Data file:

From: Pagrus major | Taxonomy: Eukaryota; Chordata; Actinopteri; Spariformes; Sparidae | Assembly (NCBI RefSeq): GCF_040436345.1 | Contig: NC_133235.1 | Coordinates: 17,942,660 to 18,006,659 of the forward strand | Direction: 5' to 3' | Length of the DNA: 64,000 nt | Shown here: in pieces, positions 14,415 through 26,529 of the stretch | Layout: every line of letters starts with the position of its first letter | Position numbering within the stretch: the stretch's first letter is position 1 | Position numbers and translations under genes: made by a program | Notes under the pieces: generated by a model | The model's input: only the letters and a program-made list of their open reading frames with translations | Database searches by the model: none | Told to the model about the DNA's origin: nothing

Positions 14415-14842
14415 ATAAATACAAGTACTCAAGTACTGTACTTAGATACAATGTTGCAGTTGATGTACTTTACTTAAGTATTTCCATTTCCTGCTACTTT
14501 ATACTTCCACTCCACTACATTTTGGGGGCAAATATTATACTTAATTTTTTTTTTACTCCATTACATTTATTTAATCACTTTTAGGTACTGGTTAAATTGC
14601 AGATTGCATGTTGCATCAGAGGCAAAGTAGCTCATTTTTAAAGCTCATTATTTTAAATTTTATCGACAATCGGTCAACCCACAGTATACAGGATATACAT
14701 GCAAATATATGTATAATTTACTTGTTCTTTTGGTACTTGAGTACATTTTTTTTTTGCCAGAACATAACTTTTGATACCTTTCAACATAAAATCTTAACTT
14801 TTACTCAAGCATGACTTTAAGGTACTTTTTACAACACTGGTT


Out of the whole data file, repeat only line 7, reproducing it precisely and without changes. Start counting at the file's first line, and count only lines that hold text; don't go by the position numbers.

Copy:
14801 TTACTCAAGCATGACTTTAAGGTACTTTTTACAACACTGGTT